The US experience on the gains from intelligent integration holds valuable lessons for Europe. In the early 20th century, the US was emerging as a nation which could project power around the world, yet was hampered by the presumptive powers of individual states guaranteed by the 14th Amendment; in a form of automatic subsidiarity, those rights not expressly granted to the Federal Government are reserved for the constituent states. This arrangement was no accident: In the 1780s, different ex-colonies had distinctly different economic, social and cultural interests, and mutual respect for those interests was synonymous with preserving the Union. But increasing trade integration and factor mobility spurred the growth of large corporations and large-scale commerce that transcended state boundaries. Corporations were forced to deal with regulations and governments state by state in the Progressive Era, at a time when consumers and workers demanded decisive improvements in food quality standards, product safety, worker protection and common liability rules. It was only natural and efficient to establish institutions to transcend state boundaries, like the Interstate Commerce Commission (1887), the Food and Drug Administration (1906), the Federal Trade Commission (1914) and the Federal Reserve System (1913), to be followed later by the banking union via the Federal Deposit Insurance Corporation (1933), the Federal Communications Commission (1934) and the Social Security Administration (1935). Federal agencies emerged as the right option for presenting a single regulatory face not only to large corporations but also to an increasingly mobile population. This was a natural development, and Europe has followed a similar path, although more readily in some dimensions (food health and safety standards, Social Charter, antitrust law) than others (common currency, banking union, capital market regime, unemployment benefits).

Exit, voice, loyalty and the unanticipated consequences of Brexit
On June 23, 65 million Britons — of which perhaps half will actually vote — will choose the course of European integration for almost 510 million persons in the EU over the next two or three decades. To many in this country, this is seen as unfair. Yet Germany, led by Chancellor Angela Merkel, pulled the same stunt in August 2015, when it unilaterally opened its borders to refugees. In a EU world of open borders, this decision had immediate consequences for its neighbors — not just for Greece, Italy, Hungary and the Nordic countries, but even for the insular Britons. Apparently it had never occurred to the Brussels bureaucrats that any full blown migration crisis, which could just as well have come from the Ukraine or Maghreb as from Turkey or Syria, would blow apart the Schengen consensus and severely threaten the four freedoms, even in the Nordic countries. But this catastrophe is not a reason to leave the EU; it is a reason to lead and reform it.

Recently I picked up Albert O. Hirschman’s classic work Exit, Voice and Loyalty, which had spent three decades of gathering dust on my shelf. In that masterpiece, the author — exiled to the US by the Nazis in the 1930s — describes the conundrum of how to deal with a deteriorating situation -— a market, the workplace, a labor union, a country or region, a club, or some other association. Leave (exit) or stay and invest time and energy in change (voice)? Hirschman presciently points out that while exit gives immediate liberation from the problem at hand, it is possibly suboptimal. Moreover, exit creates external effects on the stayers, possibly nudging them into resolving the problem, in which case the leaver is the loser. Sometimes collective action within can be more effective. It is probably in the UK’s narrow interests to stay inside and assemble coalitions to improve the EU’s workings than to leave empty-handed.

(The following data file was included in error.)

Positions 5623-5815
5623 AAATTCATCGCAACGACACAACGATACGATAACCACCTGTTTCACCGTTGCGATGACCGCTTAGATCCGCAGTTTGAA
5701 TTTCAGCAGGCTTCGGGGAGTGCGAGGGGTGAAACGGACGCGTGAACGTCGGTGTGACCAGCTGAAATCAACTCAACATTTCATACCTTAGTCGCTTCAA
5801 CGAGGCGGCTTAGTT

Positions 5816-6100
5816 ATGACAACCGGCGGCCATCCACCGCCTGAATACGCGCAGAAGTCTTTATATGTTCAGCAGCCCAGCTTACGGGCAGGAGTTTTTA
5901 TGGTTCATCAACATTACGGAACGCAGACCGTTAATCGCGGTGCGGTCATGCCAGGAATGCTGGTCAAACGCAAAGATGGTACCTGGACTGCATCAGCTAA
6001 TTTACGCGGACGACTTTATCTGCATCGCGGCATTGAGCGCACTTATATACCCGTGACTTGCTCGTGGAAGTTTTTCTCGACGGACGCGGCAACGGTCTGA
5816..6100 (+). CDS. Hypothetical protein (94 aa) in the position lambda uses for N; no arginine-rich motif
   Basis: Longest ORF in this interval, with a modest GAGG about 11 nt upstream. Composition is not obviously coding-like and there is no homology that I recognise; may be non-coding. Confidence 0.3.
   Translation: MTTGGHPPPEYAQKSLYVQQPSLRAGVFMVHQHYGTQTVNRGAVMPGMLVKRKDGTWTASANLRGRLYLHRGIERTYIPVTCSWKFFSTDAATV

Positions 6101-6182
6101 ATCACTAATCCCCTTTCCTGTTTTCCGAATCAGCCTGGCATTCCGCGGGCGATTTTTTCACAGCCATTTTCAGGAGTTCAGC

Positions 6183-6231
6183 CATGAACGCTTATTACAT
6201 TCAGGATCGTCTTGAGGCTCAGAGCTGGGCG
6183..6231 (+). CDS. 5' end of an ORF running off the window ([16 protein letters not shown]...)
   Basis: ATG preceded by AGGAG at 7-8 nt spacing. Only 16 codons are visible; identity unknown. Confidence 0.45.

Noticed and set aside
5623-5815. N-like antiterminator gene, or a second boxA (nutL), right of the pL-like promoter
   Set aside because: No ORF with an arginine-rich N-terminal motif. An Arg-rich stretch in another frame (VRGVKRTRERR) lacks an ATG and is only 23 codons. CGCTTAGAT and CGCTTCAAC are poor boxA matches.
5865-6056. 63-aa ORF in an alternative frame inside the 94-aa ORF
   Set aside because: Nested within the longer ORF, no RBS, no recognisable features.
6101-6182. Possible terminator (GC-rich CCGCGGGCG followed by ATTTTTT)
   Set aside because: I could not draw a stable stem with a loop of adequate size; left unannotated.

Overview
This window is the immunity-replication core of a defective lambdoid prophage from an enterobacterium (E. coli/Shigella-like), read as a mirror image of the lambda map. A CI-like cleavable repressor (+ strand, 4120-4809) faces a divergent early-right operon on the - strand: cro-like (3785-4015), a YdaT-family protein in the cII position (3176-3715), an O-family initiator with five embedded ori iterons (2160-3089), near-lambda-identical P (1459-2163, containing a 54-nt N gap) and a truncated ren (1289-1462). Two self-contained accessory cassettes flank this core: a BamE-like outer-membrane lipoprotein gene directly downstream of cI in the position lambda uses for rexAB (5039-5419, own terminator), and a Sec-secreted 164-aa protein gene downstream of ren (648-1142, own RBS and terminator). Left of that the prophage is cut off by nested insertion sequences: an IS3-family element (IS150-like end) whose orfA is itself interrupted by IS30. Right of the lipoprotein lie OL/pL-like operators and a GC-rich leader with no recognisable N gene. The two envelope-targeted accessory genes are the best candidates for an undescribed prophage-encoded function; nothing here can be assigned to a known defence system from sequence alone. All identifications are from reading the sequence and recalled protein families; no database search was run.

Will the UK lose as well? Possibly, if they have to renegotiate everything (remember the lawyers). Probably, if thousands of UK farmers lose access to CAP payments (estimate: more than €3bn), including some land-endowed aristocrats. Most significantly, leaving means renouncing any influence on EU standards that govern 50 per cent of UK exports. Give up influence on those standards and relegate yourselves to the status of Iceland, Russia, Norway, Turkey or Switzerland? Madness.

Just as Merkel’s hubris-laden decision had far-reaching consequences for other EU members, Brexit has potentially even more unimaginable ones. Like the dogs of war, Brexit will unleash a genie of anti-European feelings and a chain reaction of unpredictable and uncontrollable events throughout the continent. It is likely to spur referenda on the EU in the Netherlands, Denmark, and Poland while strengthening separatist movements in Catalonia, northern Italy, Scotland, Northern Ireland, possibly even southern Germany.

This letter is about externalities in a continent of close neighbors. The Brits were swamped by eastern European immigrants who have claims on the system of public goods and the welfare system. Part of this spillover originates in Germany's unwillingness to accept Polish immigration until eight years after their accession. Yet the Poles provided a mass of industrious workers needed in a long-neglected low pay sector; could not the spurt in GDP per capita growth which has occurred in the past 10 years be a function of this supply-side bump, pulling it ahead of Germany? Whatever the case, Great Britain is not an island — nor is Germany. On June 23, Britons decide on remaining in or leaving the EU, but they will also effectively decide the future of Europe. To abuse Churchill again: Never has so much been decided for so many by so few. The stakes are very, very high.

Best regards from Berlin.

From Issue no. 174, July 2016, pp.3-4, 22